Then Guilhem, as Charlemagne’s right-hand man and defender of the Corbières, founded various castles, fortresses or garrisons, whatever you like to call them.  One of these was the great Montségur, which was rebuilt by Raymond de Perella in the late 12th century especially as a refuge for the Cathars.  Raymond was influenced by the now-famous Cathar, Esclarmonde de Foix, who forsaw the need for somewhere impregnable.  
    Guilhem also fortified Peyrepertuse.  “We can be justified in thinking that this important fotification has Visigothic origins” says author Robert Baraybar.  The castle - the name means “pierced stone” was known in 707.  Quéribus, where later the Cathars held out until 1255, when Olivier de Termes negotiated their release, was also founded by Guilhem and, says history, Charlemagne gave him other fortresses in the Razès, in Donnezan (where is Usson) and in Roussillon.  Although thse castles were apparently gifts, their maintenance and use for defence would have put a heavy responsibility onto Guilhem, financial as well as moral.
    The official guide to the church at Rennes-le-Château tells us “The capital of the County of Razès in the 8th century, Rhedae was a fortified stronghold.  Charlemagne chose one of his loyal supporters Guilhem of Gellone to govern it.”  Hardly surprising this, as Guilhem owned it anyway!
    Around 789 Guilhem was widowed and married again, to Witburge of the Carolingian court.  He was thus fully accepted by the French nobility, a brilliant and admired leader.  He was a tutor to Charlemagne’s son, Louis, then aged 11, and presumably his own later sons were brought up at court.  He became the representative of Charlemagne in Aquitaine and was sometimes known as the Duke of Aquitaine.  The title “King of Aquitaine” had been Louis’s since he was 3 years old.  His father Charlemagne did this to protect Louis’s inheritanace in the event of his father’s death on the battlefield and eventually the boy became the King of Francia as Louis the First or Louis the Debonair, meaning pious.
     Charlemagne used Guilhem a lot in his continual fight against the Saracens, even though Guilhem was said to be fluent in Arabic and Hebrew, to have the Lion of Judah as a device on his shield, and even on his campaigns he made a strict observance of Jewish sabbaths and holy days.  Was he not heir to the Jewish kingdom in Narbonne?
    When Guilhem’s father Thierry died around 790, Guilhem inherited all his titles; including King of the Jews of the Princedom of Narbonne. He ruled Narbonne like a Jew, observing the Jewish sabbaths and holy days.  Now he could make decisions about Narbonne and Rhedae, of which he was the count; he combined the two territories. The two regions become rich together, levying taxes on both land-based and maritime businesses.
     Guilhem now had the freedom to follow his heart.   He was highly educated and a scholar, fluent in both Arabic and Hebrew, as well as various native languages and Latin, which later became Occitan.  In a tiny place in a valley high up the river Hérault, he founded in 792, an academy of Judaic studies, which had a fine library, containing all the books of wisdom he had accumulated on his travels, and many scholars used to visit. Guilhem had a great interest in the history and disciplines of other religions. His study centre was called Gellone, after the minor tributary by which it was built, feeding into the River Hérault.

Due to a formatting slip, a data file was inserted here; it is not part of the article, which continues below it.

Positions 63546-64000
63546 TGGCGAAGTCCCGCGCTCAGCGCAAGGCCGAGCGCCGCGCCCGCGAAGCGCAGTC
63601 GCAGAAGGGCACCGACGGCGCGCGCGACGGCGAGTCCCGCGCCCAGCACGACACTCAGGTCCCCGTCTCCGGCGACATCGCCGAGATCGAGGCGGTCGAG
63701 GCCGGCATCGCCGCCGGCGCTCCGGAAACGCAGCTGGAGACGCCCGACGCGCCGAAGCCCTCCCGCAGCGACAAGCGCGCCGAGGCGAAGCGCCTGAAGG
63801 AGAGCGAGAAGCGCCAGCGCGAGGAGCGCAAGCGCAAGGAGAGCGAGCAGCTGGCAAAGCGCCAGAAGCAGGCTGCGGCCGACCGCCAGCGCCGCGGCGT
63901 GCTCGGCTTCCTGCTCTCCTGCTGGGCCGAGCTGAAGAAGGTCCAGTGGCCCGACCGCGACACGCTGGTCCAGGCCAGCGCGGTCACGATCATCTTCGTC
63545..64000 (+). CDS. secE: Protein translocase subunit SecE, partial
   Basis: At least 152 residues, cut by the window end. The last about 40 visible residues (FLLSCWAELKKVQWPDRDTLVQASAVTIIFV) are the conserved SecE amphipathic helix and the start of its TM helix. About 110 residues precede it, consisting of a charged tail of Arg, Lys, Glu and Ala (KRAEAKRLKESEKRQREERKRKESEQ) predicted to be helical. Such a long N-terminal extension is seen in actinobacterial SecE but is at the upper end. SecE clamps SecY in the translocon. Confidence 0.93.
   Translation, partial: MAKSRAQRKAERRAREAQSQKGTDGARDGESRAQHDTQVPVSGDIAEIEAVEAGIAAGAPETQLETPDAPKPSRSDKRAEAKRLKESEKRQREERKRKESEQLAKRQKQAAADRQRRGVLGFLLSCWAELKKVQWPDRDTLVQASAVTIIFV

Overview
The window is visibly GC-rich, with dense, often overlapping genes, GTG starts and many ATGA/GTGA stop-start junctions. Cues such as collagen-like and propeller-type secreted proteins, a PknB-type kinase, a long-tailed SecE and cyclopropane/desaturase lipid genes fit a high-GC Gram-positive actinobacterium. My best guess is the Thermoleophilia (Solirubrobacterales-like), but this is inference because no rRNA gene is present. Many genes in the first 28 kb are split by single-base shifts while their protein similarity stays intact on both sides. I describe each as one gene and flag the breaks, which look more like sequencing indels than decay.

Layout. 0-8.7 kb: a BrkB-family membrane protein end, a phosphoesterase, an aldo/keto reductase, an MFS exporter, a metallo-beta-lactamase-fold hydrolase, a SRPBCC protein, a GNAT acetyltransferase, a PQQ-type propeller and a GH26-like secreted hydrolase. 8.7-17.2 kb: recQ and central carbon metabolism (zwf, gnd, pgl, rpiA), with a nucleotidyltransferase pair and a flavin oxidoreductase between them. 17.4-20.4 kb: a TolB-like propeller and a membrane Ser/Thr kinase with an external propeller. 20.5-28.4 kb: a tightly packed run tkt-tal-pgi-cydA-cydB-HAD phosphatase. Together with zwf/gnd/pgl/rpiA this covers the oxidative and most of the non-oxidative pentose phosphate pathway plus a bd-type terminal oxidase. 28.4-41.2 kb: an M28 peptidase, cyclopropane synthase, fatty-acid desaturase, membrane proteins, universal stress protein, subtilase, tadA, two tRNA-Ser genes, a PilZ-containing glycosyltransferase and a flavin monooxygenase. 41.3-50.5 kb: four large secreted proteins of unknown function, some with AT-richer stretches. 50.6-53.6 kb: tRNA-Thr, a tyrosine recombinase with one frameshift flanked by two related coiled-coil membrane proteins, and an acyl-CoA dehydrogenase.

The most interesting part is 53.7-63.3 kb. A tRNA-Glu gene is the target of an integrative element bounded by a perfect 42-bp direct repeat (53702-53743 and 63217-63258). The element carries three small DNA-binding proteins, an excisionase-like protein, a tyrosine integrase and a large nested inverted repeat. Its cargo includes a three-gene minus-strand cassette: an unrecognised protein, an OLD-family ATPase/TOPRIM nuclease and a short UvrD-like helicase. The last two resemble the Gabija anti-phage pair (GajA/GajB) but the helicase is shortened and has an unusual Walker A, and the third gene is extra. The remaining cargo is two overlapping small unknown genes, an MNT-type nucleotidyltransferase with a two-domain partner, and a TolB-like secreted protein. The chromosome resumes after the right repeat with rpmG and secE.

Gellone was a long way from Narbonne and the Razès, three or four days journey on horseback.  Except for beside the rivers, the area was rocky, with just a fine scrub covering the bare hills, and wild.  Dolmens and menhirs dotted the countryside, all carrying pagan legends; a church council at Tours in 567 advised priests to tell their parishioners that these legends had nothing to do with the church.  
    Guilhem had the large area of the Narbonnais at his disposal to build a home or a study centre; there must have been an unusual and specific reason that he chose Gellone.  There are many theories but it could be simply that he wanted to be near his friend Benoît, and there was also a château at Gellone where he could live while he built his abbey.
  The abbey with the ruined castle behind

   This ruined castle on the crest of a mountain is immediately to the north of the abbey of St. Guilhem-le-Désert. It’s possible his unusual library was housed in this château.  This gives us a hint of why and how Guilhem chose Gellone in the first place, especially as Gellone was under the aegis of Aniane, the abbey founded by St. Benoît, and was run according to the Rule of St. Benoît.  
     To us the castle’s very position would shriek “Visigothic” and indeed, it is believed to be of Visigothic origin, even though it consists now of nothing but a few ruined walls.  You can see it from the village but are not allowed to visit as it is considered dangerous.
    In the middle ages, troubadours sang of the exploits of Guilhem when he was face to face with a terrible giant; the place of the ruined château is called the Château du Géant.  A legend tells us that when Guilhem arrived in the valley, the château was occupied by a cruel giant.  Going to the château in disguise as a humble servant, Guilhem surprised the giant in spite of a magpie that croaked; “Beware giant, it’s Guilhem come to kill you!”  After a terrible battle, the giant fell from a high rock and perished.  The magpies, accomplices of the giant, were banished forever to the valley, and even today, the birds cannot live there for longer than three days.
    Of course, this legend implies that Guilhem was already a saint, battling against pagans, which included Visigoths.  So who was the Visigothic giant who lived in the château?  How did Guilhem really get it off him?  Or could it be Guilhem himself lived there when he first arrived in the little valley of Gellone, and built his library there but built his chapel or church below, on the banks of the river?
    We think so.
But all was not yet over in the battlefield